Eurozone’s surplus grows
FRANKFURT / LONDON - Agence France-Presse
The new European Central Bank is pictured under construction in the Frankfurt am Main skyline. EPA photoThe eurozone’s current account surplus grew to 8.8 billion euros ($11.5 billion) in August from 8.1 billion euros the previous month, European Central Bank data showed on Oct. 19.
The current account on the balance of payments, which includes imports and exports in both goods and services plus all other current transfers, is a closely tracked indicator of the ability of a country or area to pay its way in the world. It is crucial for the long-term confidence of investors and trading partners.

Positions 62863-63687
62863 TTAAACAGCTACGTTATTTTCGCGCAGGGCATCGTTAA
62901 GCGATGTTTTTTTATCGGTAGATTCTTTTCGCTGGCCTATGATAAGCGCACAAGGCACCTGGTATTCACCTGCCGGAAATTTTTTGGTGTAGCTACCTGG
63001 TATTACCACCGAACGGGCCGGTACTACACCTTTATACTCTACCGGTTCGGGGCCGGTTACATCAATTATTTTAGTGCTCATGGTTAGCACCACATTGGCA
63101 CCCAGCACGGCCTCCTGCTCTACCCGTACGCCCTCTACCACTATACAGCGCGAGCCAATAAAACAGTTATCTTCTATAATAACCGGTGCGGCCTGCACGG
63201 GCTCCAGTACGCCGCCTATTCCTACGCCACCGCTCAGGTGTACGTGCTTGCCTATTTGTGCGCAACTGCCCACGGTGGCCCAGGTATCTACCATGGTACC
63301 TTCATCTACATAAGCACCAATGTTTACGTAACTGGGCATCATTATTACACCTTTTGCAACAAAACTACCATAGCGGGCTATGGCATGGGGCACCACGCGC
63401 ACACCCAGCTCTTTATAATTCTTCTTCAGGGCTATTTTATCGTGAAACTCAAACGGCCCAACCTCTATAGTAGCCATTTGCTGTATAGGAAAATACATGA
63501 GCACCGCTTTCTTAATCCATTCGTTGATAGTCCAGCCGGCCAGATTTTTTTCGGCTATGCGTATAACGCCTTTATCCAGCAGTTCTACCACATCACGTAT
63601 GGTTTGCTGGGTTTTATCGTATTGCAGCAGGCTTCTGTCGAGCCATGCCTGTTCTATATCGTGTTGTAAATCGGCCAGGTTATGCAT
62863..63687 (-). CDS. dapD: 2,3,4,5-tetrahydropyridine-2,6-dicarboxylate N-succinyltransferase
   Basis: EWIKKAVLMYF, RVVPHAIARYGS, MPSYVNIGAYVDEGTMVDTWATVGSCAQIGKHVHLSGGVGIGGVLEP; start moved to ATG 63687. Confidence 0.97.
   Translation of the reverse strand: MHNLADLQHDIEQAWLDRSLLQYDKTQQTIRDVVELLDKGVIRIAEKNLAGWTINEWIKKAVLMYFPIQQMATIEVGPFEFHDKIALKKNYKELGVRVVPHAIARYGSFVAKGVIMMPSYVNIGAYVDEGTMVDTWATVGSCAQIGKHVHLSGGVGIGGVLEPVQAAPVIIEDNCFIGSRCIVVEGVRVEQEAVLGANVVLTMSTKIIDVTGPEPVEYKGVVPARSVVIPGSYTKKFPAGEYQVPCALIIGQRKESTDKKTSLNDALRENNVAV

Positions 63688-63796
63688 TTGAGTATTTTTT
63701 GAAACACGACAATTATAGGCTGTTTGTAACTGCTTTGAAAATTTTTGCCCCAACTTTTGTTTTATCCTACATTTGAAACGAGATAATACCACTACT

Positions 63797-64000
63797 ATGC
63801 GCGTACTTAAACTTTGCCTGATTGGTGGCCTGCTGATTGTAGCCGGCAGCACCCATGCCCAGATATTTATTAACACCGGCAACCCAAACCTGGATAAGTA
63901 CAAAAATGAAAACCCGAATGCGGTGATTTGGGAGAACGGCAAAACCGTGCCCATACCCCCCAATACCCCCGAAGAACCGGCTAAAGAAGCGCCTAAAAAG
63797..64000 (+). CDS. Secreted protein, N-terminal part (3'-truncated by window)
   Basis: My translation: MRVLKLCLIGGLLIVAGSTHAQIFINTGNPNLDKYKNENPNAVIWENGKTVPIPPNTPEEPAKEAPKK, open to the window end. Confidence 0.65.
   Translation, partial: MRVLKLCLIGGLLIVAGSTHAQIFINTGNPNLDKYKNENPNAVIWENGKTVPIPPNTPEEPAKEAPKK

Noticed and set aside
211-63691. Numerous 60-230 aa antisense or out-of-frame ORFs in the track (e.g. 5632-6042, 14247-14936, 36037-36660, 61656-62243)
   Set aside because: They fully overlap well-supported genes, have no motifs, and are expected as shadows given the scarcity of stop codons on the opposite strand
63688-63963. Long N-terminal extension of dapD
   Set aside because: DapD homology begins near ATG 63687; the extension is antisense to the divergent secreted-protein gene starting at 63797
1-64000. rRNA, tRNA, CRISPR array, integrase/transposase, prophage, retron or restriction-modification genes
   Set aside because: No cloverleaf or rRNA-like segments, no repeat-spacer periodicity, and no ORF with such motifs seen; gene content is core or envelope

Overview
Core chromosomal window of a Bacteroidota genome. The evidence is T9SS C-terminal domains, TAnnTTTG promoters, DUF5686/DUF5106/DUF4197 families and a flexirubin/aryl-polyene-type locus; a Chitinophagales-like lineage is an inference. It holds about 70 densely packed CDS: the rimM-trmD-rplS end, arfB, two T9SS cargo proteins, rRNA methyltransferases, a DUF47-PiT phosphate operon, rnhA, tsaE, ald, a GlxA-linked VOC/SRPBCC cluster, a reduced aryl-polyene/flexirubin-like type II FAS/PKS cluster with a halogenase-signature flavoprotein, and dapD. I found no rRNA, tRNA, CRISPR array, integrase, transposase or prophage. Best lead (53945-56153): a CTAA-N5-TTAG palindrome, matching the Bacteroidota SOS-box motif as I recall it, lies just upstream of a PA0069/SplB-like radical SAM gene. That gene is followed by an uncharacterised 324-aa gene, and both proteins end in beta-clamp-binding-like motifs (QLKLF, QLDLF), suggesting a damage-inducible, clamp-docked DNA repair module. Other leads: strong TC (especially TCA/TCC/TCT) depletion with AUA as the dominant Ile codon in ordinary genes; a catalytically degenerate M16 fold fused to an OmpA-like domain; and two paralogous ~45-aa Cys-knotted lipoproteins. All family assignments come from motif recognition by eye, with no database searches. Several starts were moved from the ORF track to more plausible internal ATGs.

Over the 12 months to August, the current account showed a surplus of 72.4 billion euros, compared with a deficit of 21.6 billion euros in the corresponding period a year earlier, the data showed.
Meanwhile, British state borrowing fell in September, hitting the lowest level for the month since 2008, but analysts warned that the government still appeared likely to miss its annual deficit target. Public sector net borrowing stood at 12.8 billion pounds ($20.5 billion) last month, the Office for National Statistics said in a statement. That compared with 13.5 billion in September 2011. The data excludes the temporary effects of financial interventions such as bank bailouts. Market expectations had been for public borrowing to hit a higher 13.9 billion in September.